One is not better than the other, they are just different and each has its place.
Simulation has been very underutilized. If you want to play against a computer that makes no mistakes allowing it to be exploited, the best that you can do is break even. If instead, you play against other humans, that make many mistakes, then Exploitation is the best Strategy. What you exploit is their mistakes.
There is also the question of performance. Computers using GTO have been playing against themselves for years. But, no limit Hold'em remains unsolved. When it is, it will be perfect against the perfect opponent. I hope never to play against him or it. AI has the same problem. It learns, can learn against human opponents, but is unable to simply explain what it has learned. Nope, I will never want to play against an AI. Humans are so much easier.
Another more promising technology is simulation. The simulated opponents MUST accurately represent the play of humans. We have analyzed over a million hand history files from real games to develop an opponent strategy. That is who we play against. We never plan to bet a GTO or AI computer. Not remotely worth the effort. We just exploit human mistakes.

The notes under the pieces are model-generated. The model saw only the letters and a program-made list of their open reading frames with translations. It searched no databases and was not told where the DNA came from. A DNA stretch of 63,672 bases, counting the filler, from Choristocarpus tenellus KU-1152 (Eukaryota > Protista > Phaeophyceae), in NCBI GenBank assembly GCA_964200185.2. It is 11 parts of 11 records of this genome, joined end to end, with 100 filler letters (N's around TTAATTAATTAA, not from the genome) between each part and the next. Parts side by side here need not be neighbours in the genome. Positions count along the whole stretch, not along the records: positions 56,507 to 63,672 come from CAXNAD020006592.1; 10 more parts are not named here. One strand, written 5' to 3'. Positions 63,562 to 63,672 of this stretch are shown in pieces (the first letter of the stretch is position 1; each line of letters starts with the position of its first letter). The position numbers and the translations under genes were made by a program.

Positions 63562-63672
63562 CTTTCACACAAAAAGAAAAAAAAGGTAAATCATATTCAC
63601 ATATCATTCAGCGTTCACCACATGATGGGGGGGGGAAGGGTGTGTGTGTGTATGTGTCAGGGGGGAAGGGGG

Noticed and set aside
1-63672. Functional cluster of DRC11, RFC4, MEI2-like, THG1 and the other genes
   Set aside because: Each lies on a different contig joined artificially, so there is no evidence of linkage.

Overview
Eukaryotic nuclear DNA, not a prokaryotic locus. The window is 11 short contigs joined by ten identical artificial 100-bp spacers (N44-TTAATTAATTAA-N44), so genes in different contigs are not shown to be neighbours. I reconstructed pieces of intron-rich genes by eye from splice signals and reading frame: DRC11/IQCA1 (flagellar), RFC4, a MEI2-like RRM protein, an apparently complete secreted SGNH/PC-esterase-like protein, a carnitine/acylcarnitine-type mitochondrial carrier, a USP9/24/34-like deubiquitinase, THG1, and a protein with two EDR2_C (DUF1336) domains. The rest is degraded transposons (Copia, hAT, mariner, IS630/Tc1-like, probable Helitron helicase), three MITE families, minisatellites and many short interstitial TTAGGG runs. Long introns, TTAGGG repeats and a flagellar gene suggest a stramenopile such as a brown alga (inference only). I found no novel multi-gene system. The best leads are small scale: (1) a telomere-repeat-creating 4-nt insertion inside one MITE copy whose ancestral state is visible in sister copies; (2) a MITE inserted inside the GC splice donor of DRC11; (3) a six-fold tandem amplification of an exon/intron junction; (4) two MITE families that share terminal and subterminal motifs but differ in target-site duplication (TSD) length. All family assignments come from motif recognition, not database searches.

We have implemented all played decisions as files in a database. All elements of the strategy can be edited, 100,000 simulated hands played in seconds, and the win rate determined. Change your strategy against accurately simulated opponents and see the results. Repeat until perfect.
Admittedly, simulation can not produce 100% accurate numbers, but it can come very close. Close is good enough to defeat 99% of your opponents. You don't develop a strategy against some computer, you develop and test your Strategy against accurately simulated human opponents.
Sometimes close is good enough when the only other option is to wait and hope that AI produces something usefully for a full game soon. For example, the application can closely approximate the Expected Value of Flop made hands and draws. For example, the EV of an OESD with a pair is 3.5 and a flush draw is 2.5. It's the relationship that is important not the precise value. We are spending a lot of time now, trying to improve the precision.